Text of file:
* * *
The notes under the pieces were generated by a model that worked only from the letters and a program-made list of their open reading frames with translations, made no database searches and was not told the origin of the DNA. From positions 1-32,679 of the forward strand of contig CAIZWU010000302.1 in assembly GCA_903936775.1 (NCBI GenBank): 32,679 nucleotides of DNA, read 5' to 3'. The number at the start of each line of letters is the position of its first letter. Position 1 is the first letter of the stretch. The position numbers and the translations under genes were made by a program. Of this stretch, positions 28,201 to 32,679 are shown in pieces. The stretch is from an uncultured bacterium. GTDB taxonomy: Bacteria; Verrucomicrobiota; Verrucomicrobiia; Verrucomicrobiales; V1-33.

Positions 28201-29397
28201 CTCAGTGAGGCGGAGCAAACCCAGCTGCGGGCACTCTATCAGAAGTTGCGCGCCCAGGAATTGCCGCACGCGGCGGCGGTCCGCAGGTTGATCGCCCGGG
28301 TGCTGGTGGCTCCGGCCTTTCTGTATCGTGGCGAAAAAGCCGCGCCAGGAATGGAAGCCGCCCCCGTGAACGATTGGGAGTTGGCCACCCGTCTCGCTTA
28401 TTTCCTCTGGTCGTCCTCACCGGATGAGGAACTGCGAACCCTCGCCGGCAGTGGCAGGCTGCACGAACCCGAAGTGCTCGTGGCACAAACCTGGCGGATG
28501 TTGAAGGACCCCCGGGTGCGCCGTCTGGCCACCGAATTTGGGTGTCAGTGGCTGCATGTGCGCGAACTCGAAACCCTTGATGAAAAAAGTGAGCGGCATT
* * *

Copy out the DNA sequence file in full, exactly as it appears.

The notes under the pieces were generated by a model that worked only from the letters and a program-made list of their open reading frames with translations, made no database searches and was not told the origin of the DNA. From positions 1-32,679 of the forward strand of contig CAIZWU010000302.1 in assembly GCA_903936775.1 (NCBI GenBank): 32,679 nucleotides of DNA, read 5' to 3'. The number at the start of each line of letters is the position of its first letter. Position 1 is the first letter of the stretch. The position numbers and the translations under genes were made by a program. Of this stretch, positions 28,201 to 32,679 are shown in pieces. The stretch is from an uncultured bacterium. GTDB taxonomy: Bacteria; Verrucomicrobiota; Verrucomicrobiia; Verrucomicrobiales; V1-33.

Positions 28201-29397
28201 CTCAGTGAGGCGGAGCAAACCCAGCTGCGGGCACTCTATCAGAAGTTGCGCGCCCAGGAATTGCCGCACGCGGCGGCGGTCCGCAGGTTGATCGCCCGGG
28301 TGCTGGTGGCTCCGGCCTTTCTGTATCGTGGCGAAAAAGCCGCGCCAGGAATGGAAGCCGCCCCCGTGAACGATTGGGAGTTGGCCACCCGTCTCGCTTA
28401 TTTCCTCTGGTCGTCCTCACCGGATGAGGAACTGCGAACCCTCGCCGGCAGTGGCAGGCTGCACGAACCCGAAGTGCTCGTGGCACAAACCTGGCGGATG
28501 TTGAAGGACCCCCGGGTGCGCCGTCTGGCCACCGAATTTGGGTGTCAGTGGCTGCATGTGCGCGAACTCGAAACCCTTGATGAAAAAAGTGAGCGGCATT